meganbmoore
May. 4th, 2007 07:23 pm (UTC)
i had actually never really noticed it a lot-i mean, a few times, yeah, but not as much as you did-though I have seen it elsewhere too, but don't ask me where of the top of my head. The overlapping elements part is pretty common in manga art(and is becoming moreso in us comics art) but i'm not sure what the basis is.
chomiji
May. 4th, 2007 08:14 pm (UTC)

It's the combined multiple-views-in-one-pic that I'm finding unusual and intriguing, rather than the overlapping.

There's even a triple view one, when Hotaru comes up to the Fourth Gate to find that the others have already left: you get a wa-a-ay pullback that shows how huge the whole thing is, with this little tiny Hotaru practically lost; then a mid-view where you can see the damaged pavement more clearly; and then a full-length Hotaru at about the detail of the pullback view above, so you can see his posture and facial expression. (This is just before [spoiler] he finds Taihaku's body and then sets the whole gatehouse on fire as Taihaku's funeral pyre.)

meganbmoore
May. 4th, 2007 08:18 pm (UTC)
yeah, i think we've talked about that scene before. That was in 20 or 21, so it's been out here for a bit.
chomiji
May. 4th, 2007 08:24 pm (UTC)

Yeah, but we're trying to attract more SDK readers, right?   ;-)   (I noticed that you and I seemed to be on the same page about that.)

So I don't want to spoil it for them. I know that you know what happened and why!

meganbmoore
May. 4th, 2007 08:26 pm (UTC)
aye, though i've at least partly moved on to basara and BotI in the pushing.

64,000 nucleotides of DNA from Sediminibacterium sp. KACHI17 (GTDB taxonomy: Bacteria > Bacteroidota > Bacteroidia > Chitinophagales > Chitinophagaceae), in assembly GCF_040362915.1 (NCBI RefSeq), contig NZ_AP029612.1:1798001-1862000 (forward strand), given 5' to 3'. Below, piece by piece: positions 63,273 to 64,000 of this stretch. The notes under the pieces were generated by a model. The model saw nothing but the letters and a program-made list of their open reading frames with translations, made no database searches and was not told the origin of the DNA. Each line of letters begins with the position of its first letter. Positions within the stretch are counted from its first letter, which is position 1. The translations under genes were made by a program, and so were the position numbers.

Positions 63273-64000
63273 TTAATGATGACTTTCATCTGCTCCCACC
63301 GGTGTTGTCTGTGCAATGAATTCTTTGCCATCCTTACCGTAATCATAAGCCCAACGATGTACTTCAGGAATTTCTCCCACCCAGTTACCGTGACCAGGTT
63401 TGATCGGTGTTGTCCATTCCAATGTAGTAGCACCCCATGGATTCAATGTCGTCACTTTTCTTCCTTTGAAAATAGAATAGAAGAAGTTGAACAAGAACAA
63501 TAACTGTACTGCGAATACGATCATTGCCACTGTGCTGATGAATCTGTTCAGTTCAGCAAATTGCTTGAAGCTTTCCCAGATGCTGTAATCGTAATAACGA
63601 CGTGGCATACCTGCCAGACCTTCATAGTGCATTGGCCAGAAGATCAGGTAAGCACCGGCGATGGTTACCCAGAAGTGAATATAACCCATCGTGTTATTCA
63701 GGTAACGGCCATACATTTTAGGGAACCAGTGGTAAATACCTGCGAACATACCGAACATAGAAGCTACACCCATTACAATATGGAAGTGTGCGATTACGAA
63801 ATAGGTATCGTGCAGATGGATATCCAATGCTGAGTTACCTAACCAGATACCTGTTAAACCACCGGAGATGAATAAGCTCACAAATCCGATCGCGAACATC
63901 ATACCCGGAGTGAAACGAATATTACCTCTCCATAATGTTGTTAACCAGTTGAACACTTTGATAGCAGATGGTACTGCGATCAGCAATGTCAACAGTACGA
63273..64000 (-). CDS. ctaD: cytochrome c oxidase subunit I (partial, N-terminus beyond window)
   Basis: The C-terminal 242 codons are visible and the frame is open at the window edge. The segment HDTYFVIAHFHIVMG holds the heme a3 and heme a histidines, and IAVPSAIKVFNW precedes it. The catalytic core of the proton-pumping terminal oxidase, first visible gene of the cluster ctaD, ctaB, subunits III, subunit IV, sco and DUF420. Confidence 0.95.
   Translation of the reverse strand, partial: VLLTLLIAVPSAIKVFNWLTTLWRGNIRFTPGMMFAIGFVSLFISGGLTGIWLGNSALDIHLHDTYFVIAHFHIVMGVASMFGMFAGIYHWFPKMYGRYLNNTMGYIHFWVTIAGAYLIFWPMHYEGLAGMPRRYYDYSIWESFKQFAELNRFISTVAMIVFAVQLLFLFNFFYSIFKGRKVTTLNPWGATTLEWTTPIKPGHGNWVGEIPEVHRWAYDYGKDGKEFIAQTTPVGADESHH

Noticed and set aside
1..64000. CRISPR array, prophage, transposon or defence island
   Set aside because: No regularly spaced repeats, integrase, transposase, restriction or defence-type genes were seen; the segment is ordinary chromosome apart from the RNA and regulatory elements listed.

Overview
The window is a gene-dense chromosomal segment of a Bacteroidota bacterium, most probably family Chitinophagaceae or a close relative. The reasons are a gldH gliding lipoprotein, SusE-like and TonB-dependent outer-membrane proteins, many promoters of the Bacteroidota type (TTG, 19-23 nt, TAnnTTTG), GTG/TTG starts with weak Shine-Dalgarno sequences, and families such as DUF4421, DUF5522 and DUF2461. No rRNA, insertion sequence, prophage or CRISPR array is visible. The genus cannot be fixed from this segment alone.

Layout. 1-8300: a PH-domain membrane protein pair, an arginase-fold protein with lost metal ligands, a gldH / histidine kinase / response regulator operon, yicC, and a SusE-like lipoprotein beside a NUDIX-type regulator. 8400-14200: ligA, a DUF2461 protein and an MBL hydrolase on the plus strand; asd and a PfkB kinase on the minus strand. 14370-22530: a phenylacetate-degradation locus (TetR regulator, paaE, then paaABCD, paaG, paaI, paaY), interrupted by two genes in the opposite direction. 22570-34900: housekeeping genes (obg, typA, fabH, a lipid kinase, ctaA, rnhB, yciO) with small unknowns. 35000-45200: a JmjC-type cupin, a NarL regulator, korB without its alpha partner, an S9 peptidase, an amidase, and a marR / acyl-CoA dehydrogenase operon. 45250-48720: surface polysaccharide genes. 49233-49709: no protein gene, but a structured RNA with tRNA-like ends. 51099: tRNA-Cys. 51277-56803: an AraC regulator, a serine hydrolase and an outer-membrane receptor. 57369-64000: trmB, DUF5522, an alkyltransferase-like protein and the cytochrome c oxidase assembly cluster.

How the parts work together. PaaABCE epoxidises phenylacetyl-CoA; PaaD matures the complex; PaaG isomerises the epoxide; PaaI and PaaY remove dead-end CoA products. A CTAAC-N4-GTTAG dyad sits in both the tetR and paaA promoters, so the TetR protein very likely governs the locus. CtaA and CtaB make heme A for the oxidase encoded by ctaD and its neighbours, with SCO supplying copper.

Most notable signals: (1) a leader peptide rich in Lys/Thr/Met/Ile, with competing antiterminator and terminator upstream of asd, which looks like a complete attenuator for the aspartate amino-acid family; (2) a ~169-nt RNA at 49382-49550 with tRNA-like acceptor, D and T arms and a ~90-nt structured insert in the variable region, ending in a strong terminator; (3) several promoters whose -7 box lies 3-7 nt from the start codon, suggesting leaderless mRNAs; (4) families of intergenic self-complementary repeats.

blue_hobbit
May. 4th, 2007 11:58 pm (UTC)
Since I don't read much manga besides SDK I couldn't say if this way of highlighting a person/scene is common or something rather unique on Kamijyo's part... but either way, I think it's defenitely very effective! Just looking at your examples, they're all simply beautiful... even for her wonderful art, they're top notch. Some of my favorite scenes too :)

But yeah, I can't come up with any similar perspectives used in Bleach (the only other manga I'm reading at the moment)... but who knows, maybe it's something you learn in manga art school (if there is such a thing ^_^), and Kamijyo is just very skilled at/simply enjoys using it more than other artists?
chomiji
May. 6th, 2007 06:19 pm (UTC)

I love her artwork too. I was oddly afraid, when I started reading Vagabond (which has simply gorgeous artwork that's more like conventional illustration than like manga), that I would like Kamijyo's less. But that hasn't happened. It makes sense - with book illustrators, I can appreciate many styles at the same time: Quentin Blake's cartoon-like style, Shirley Hughes' realistic line-and-watercolor drawings, Leo and Diane Dillon's artsy graphics, so why woudn't I feel the same with different styles of manga drawing? But SDK often makes me feel irrational - I regard it with real affection!

There's a sort of "meta" feel to these illustrations: they exploit the medium of the page, and take you out of the story for a moment. But they also make me feel like I'm learning a little bit more about the characters.